Since being taken over by the state, the newspaper has taken a strongly pro-government stance in its reporting. But "prominent employees of Zaman are likely to have intimate knowledge of the Gulen network and as such could benefit the investigation", the official explained.
Both have fighters in Aleppo. However, many civilians may be skeptical of the Syrian government's promises of safety and might choose not to leave for fear of reprisals. There are no signs yet that residents have converged on the crossings. The TV also aired a call from Aleppo clerics, urging armed groups to drop their weapons.
Mr Trump accused Mrs Clinton, his Democratic rival, of utterly lacking the good judgment to serve in the White House and as the military's commander in chief. They also cited Republican infighting over Trump, including the refusal of many high-profile Republicans to endorse the party's new standard-bearer. He offered a lot of fear and anger.
However, Petitjean never went to Syria but instead returned nearly immediately to France, the security official said, and was back inside the country long before his name was added June 29 to France's watch list. Both the attackers are 19-year-old, BBC reported quoting the prosecutors as saying. Unlike Kermiche and some other jihadists involved in recent attacks, there had been no signs that Petitjean suffered from psychological problems that might have made him vulnerable.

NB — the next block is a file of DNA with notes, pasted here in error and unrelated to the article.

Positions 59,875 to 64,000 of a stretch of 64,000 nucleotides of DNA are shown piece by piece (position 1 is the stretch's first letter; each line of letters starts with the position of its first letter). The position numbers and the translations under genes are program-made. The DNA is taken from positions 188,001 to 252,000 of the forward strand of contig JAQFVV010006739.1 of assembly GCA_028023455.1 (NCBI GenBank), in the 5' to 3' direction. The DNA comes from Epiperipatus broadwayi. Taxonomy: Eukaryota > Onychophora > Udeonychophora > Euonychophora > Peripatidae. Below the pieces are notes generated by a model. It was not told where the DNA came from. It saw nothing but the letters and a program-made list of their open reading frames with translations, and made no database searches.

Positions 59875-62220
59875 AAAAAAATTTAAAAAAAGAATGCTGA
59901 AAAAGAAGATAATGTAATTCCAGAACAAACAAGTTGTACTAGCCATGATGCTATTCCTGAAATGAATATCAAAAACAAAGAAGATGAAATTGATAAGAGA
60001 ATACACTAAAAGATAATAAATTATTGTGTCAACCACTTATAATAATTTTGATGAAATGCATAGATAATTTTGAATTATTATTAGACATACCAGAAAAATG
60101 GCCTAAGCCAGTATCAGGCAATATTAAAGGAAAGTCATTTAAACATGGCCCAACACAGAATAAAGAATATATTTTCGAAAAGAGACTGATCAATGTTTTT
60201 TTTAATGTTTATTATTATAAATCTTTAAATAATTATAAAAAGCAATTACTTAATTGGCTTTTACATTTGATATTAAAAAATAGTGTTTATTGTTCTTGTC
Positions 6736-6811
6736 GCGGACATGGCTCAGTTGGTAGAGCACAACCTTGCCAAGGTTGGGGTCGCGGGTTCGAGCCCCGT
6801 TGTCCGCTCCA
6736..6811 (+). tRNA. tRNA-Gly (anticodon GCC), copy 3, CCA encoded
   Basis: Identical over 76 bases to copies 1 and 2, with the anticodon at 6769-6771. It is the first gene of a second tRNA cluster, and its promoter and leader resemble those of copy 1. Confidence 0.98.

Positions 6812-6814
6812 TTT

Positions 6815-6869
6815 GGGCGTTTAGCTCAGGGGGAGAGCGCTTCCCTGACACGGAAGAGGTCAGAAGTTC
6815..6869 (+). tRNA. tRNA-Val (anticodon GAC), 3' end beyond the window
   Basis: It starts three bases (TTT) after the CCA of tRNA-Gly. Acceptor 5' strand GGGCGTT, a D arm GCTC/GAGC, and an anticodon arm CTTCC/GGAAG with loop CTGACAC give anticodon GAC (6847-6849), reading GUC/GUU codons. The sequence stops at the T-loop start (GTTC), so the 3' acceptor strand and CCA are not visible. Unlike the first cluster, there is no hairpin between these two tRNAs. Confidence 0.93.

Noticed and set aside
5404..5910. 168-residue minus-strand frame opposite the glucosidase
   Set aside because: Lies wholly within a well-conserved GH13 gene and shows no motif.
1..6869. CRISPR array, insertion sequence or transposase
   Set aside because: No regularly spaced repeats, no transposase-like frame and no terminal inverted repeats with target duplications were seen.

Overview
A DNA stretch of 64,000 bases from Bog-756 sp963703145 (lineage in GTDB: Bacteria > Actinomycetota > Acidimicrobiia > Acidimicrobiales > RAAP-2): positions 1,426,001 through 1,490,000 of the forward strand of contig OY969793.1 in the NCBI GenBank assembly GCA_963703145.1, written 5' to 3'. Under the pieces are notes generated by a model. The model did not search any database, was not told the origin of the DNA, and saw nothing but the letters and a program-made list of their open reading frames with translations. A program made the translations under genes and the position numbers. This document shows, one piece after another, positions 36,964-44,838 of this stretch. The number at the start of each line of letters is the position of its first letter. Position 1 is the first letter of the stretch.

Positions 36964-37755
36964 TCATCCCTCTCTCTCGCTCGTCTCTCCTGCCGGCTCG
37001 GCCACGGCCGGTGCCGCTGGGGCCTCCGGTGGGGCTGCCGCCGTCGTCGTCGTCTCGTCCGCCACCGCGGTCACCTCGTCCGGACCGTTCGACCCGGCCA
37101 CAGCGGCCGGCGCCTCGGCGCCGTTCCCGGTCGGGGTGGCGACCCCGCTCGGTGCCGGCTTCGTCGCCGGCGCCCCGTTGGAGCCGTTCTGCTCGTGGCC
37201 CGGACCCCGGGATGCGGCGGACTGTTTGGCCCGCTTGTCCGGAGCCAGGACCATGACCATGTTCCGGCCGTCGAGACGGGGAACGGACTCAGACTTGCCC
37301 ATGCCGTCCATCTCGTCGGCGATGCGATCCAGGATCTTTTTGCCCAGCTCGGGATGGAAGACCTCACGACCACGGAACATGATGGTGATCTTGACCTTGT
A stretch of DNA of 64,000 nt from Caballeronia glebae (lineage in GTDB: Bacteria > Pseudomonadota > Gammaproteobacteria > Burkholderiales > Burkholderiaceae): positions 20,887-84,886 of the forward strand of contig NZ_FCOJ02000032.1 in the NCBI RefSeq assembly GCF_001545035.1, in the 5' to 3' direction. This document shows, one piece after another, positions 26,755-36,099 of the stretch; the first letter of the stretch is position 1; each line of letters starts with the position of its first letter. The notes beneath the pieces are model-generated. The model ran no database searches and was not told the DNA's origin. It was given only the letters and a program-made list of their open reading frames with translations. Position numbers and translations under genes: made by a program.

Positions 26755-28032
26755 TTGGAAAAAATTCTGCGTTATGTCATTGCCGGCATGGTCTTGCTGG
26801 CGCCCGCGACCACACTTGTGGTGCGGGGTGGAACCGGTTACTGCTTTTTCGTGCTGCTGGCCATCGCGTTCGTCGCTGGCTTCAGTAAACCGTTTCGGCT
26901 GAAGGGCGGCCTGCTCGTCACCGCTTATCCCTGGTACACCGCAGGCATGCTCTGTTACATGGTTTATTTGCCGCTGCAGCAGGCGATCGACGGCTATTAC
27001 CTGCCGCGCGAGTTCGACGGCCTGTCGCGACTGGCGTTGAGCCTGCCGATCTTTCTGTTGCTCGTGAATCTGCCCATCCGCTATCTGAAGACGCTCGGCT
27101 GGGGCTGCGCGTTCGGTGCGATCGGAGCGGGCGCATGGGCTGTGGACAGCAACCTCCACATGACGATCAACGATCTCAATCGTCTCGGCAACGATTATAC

Germany has been rattled by four attacks in the past two weeks, three of which authorities say have been carried out by asylum seekers or refugees inspired by Islamist extremism. "The attacks are harrowing, depressing and depraved", Merkel said, adding that "terrorists want to destroy our ability to live together harmoniously".
The number includes 149 generals and admirals, amounting to almost half of the high-ranking officers in the entire Turkish military, the Reuters reported. He retired this year as the last commander of the International Security Assistance Force in the war-ravaged country. Gen. Umit Dundar, the commander of Turkey's Istanbul-based first army, was promoted to second-in-command of the military staff, an apparent reward for declaring publicly that the coup attempt was not backed by the chain ...